All in, that pays for itself within 2–3 years if you pay up front. Since most rural customers subscribe for longer than that, we recommend paying up front if you can afford it and plan to be a customer that long.

Viasat Early Termination Fees

Viasat has two options for terminating a contract before the mandatory two-year period ends. (Yes, two years is the minimum you can subscribe to Viasat service, even in 2018.) [2]

Option one: cancel before the first 30 days are up, and return your equipment for a full refund. (Restocking fees may be charged in some cases.)

Option two: cancel at any time during the two years… but pay $15/month for every month remaining in your contract, which quickly adds up to hundreds of dollars. ($270 if one and half years are left, $180 if one year is left, etc.)

This is one of the biggest drawbacks about Viasat, although the trend of charging high early termination fees is unfortunately common among providers serving rural areas, where the low density of subscribers makes it hard for providers to eat the cost of month-to-month customers who might disappear at any moment.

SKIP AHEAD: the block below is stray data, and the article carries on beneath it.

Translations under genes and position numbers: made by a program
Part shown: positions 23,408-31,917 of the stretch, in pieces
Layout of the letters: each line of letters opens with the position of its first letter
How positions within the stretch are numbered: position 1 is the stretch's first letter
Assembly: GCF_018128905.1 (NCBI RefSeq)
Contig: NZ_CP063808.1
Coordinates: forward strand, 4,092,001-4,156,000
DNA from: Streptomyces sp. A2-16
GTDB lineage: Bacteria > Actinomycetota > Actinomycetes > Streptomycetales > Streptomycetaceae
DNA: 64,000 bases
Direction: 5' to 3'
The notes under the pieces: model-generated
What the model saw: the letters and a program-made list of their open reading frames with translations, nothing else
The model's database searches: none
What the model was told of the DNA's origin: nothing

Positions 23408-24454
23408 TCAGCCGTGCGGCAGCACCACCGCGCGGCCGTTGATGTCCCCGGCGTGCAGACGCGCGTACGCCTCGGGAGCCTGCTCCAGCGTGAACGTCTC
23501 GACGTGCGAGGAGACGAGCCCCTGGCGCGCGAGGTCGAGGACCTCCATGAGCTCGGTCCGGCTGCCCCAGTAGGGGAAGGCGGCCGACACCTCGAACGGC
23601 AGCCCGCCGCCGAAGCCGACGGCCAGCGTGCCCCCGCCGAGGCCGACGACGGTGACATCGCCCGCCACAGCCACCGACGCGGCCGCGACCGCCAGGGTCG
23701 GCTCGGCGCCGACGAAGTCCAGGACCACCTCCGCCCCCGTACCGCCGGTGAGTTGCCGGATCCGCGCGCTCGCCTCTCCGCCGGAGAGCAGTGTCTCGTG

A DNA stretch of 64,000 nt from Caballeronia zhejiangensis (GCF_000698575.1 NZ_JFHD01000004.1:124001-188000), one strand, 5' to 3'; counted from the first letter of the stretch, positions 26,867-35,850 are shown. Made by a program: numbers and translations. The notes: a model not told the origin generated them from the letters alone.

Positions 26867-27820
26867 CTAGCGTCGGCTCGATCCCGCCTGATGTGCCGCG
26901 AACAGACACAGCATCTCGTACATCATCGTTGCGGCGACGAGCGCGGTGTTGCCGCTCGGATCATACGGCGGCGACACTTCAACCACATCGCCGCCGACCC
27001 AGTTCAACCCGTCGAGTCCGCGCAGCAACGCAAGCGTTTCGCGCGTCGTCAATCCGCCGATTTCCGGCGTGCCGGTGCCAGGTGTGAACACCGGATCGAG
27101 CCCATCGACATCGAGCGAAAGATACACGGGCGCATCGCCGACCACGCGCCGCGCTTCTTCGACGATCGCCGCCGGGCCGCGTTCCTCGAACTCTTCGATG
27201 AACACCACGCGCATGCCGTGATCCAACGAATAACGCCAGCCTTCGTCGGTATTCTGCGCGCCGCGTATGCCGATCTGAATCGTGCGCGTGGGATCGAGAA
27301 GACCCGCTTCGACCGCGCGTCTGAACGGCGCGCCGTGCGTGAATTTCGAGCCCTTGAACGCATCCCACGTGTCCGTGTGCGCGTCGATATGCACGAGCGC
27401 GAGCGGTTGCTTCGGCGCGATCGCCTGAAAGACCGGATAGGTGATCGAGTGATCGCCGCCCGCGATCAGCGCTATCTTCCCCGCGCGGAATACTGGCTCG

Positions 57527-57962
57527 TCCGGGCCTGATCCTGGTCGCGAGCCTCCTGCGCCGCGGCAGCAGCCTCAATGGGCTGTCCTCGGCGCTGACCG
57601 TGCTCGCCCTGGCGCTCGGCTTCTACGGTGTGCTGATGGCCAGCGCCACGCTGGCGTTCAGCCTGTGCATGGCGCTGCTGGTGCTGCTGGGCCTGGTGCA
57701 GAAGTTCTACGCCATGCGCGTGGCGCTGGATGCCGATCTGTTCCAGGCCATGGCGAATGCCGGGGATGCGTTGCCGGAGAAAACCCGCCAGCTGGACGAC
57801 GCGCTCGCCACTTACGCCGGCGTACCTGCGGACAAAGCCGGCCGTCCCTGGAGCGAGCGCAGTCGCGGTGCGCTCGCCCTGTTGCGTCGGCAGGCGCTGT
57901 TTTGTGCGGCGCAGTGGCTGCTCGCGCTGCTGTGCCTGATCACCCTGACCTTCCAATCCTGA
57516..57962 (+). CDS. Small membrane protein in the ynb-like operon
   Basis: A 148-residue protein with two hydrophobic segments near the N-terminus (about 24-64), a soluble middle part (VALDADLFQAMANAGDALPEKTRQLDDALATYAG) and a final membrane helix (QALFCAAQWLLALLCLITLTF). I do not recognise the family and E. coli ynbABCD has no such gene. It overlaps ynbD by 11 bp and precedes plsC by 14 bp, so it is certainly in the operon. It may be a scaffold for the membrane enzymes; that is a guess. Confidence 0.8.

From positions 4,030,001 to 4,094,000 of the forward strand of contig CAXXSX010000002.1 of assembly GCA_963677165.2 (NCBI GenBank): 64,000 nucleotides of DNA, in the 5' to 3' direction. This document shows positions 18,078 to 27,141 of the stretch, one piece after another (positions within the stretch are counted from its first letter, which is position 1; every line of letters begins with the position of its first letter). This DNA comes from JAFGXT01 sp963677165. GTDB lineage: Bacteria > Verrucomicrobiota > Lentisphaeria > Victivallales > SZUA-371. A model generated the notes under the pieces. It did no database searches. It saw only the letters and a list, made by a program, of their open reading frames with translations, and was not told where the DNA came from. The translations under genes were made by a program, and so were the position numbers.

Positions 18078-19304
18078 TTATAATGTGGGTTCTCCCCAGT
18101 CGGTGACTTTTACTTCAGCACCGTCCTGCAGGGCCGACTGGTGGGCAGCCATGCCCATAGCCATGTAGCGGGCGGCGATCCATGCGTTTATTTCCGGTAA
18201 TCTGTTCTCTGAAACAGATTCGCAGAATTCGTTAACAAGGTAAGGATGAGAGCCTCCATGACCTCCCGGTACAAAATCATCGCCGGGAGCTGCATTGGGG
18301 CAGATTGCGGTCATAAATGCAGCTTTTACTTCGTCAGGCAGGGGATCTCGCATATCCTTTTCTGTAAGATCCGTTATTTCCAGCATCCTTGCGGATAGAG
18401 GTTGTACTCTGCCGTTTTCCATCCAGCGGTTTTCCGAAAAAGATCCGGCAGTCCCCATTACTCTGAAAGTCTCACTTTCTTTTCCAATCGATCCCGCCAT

Conclusion: Viasat is Better Than HughesNet as of 2018, But Falls Behind DSL and Cable

Overall, Viasat is our top recommendation as of 2018. Until HughesNet launches another satellite upgrade [3], or Elon Musk launches the much-talked-about Skynet [4] (a question of years in both cases), Viasat has the only plans that rival DSL and Cable in terms of speed, bandwidth, and data allowances.

If you’re concerned about fitting your Netflix habit into a small data plan, it’s worth considering a TV-specific satellite provider like DirecTV or Dish. It requires two dishes in the yard, two bills, and two contracts, but you’ll get much better TV service and won’t have to worry about blowing through your data limit on a Netflix binge. Or more realistically, someone else in your household running through it.

Disclaimers:

All plans require 24 month commitment and $9.99/month equipment lease fee and are subject to taxes. Speeds and video streaming quality are "up to," which are not guaranteed and will vary. Service is not available in all areas. Offers may be charged or withdrawn at any time. All plans require 24 month commitment and $9.99/month equipment lease fee and are subject to taxes. Speeds and video streaming quality are "up to," which are not guaranteed and will vary. Service is not available in all areas. Offers may be charged or withdrawn at any time.

Experts

James Webb

James Webb

James Webb is a tech and gadgets expert with a focus on educational content development. He draws on his background in the startup world to make complicated technologies and topics easy to understand for normal folks.